This past January 1, 2016, I started our 90-day count down in leaving Africa to return to the States. I’m not much of a last-minute-person and I like to avoid as much stress as possible. So I started my 90-day count down of what I would pack and when; when I needed to make certain arrangements in the States; and when I would start saying goodbye to whom.
We have been through a lot of cross-cultural trainings and one phrase I’ve heard over and over is,
“In order to arrive well, you need to leave well.”
And I wanted to do BOTH well, so I put a lot of deep thought into how we could “leave well.” I thought about our family’s needs: My Love’s need for a low-stress environment; my need for deep relationship-connectedness; and our kids’ needs for expressing their emotions during transition.
After evaluating those needs I decided (1) I would slowing start downsizing our possessions, but not start packing essentials till the very end as to keep our environment low-stress for My Love. (2) I would make sure that as we downsized, our kids would be a part of deciding what toys to get rid of each week and where they would go. (3) We would intentionally spend weekly times with friends and then keep our last two weeks free to be with our best friends.
A couple practical ways we practiced “leaving well” were by giving things away, last meals, and writing letters.
Giving things Away–
So…it is amazing what you collect over a year of life even with a minimalist mentality. And it is amazing what wont fit into just 5 check bags and 2 carry ons. We had a lot of possessions to go through: clothes we brought in the beginning that we never worn or didn’t fit anymore; replacement clothes; kitchen items; toys; random electronics; and ‘office supply’ types of things. So I divided my apartment into categories, and week by week went through that ‘area of the apartment’ to downsize–keeping all essentials till the last week.
I had a basket in our bedroom I would toss ‘give away’ items in, then once it was full I would give to a friend. (The community aspect of African culture is amazing. And what they didn’t use from me, they passed on to the next person till it all found a home.)
With our kids’ possessions, week by week I would ask them what toys they wanted to give away or were all done playing with. Some weeks it would be two toys, others it would be 10 toys–it was their decision. I wanted them to practice making the choices to downsize to experience the feelings in leaving, and to help them realize the reality of, “We are leaving Africa.”
The second step we took with our kids was prompting them to give their toys aways to their friends and people of choice. This also helped them ‘leave’ and created for them relational connections. So Bub chose specific toys to give to specific friends. He gave his TiLung leopard to Z to ‘take care of for him’ while he was in America. This was a special toy to Bub, but for some reason he didn’t want to take it to America so we gave it to an older girl friend to ‘take care of’ while we are gone.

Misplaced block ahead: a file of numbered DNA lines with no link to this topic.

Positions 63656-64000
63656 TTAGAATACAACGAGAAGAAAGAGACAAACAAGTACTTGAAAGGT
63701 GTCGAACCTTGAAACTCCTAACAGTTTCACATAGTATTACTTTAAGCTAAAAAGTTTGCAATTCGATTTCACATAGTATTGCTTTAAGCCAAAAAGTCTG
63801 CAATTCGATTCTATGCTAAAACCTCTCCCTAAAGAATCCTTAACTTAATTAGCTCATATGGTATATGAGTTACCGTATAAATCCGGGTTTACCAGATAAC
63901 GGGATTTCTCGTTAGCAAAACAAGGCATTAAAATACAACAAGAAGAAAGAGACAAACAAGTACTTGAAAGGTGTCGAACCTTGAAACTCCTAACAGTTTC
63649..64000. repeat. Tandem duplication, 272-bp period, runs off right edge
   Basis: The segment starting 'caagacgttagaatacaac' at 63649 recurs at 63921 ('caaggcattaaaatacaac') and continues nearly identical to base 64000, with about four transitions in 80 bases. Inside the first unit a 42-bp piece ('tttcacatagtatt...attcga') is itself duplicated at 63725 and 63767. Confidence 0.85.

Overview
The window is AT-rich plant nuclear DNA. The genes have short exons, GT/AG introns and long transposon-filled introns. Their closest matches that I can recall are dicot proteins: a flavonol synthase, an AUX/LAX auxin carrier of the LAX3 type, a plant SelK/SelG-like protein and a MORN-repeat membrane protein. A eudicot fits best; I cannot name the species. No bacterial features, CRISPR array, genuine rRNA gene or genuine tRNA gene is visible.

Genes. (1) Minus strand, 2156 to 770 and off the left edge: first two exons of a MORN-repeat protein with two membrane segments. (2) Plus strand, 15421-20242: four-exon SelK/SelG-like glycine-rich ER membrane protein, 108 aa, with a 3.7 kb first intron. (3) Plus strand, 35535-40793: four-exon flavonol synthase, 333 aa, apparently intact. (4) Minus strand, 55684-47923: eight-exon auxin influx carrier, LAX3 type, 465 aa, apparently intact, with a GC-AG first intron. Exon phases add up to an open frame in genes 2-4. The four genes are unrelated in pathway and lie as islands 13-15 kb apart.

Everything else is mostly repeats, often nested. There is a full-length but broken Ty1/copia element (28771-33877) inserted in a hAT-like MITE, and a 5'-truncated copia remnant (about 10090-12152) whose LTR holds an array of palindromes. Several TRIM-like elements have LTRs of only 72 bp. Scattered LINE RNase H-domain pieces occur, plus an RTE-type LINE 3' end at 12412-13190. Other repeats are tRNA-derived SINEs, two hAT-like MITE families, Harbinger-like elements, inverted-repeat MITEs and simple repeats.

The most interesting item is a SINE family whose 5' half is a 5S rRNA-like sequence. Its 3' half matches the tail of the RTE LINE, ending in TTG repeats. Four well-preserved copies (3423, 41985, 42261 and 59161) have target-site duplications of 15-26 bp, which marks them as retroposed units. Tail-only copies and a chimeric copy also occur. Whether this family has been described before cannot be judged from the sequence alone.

He gave his Noah’s Ark boat and animal set to his class on his last day of school. He did it so they could remember him when they played with it. 🙂 It amazed this momma’s heart how thought full and deep children’s hearts can be at such a young age–Bub is 3! Though he struggled with saying the word, “goodbye,” this helped him. His friends were happy with the new toys, so goodbye wasn’t a sad thing any more. Honey-Bear was great at speaking goodbyes and did her own give aways with a bit more direction from us.
Having family meals is such an important part of African culture: a great to way to love, respect, and honor to the people you eat with. We came to love meal times with other families and value them! So tried to have last meals with our closest friends and their families.
Of course, our friends wanted to host and give us their best recipes, so we enjoyed ourselves. The honor they showed us was humbling. The conversations we shared we so rich and meaningful. These times were so precious and moments I hold dear in my heart. And after 5-10 minutes of hugs, tears and goodbyes, we walked away sad but with a feeling of wholeness. I found myself thinking, “If leaving people we’ve known for less than a year is this hard…we did something right!”
And though leaving them was hard and heart-breaking, the wholeness feeling we felt was from saying goodbye really well. And each time after leaving their homes, we felt our hearts emotionally closing that door behind us, which made us ready to open the doors that were before us in arriving.
Writing letters is a practice I used when we left the States in 2014. I’m a letter girl! I love to receive a letter that I can read over and over again–it helps the love ‘last’ longer–and it is deeply personal and intimate. I’m also not a quick thinker and usually I leave a conversations and remember 10 minutes later, “Oh, that’s what I wanted to say.” So…I again decided to write letters to my Africa friends I was leaving to say my goodbyes.
Through my letters, I was able to pour out my heart and say all the things I wanted to say. I asked my language teacher to help me in this process. So I ended up writing my letters in English, then she would re-write them in the national language. With her help (because there are still many things I couldn’t say in their language), I was able to express my heart 100% to my friends. And my heart felt closure from that.
Since then, each friend I wrote to has messaged me saying how personally touched they were by my words. And though I wasn’t looking for responses, it was an even deeper, more whole feeling to know they understood my heart, it blessed their hearts, and it made our relationships deeper.
So if you haven’t heard it yet, let me say it again,
“In order to arrive well, you need to leave well.”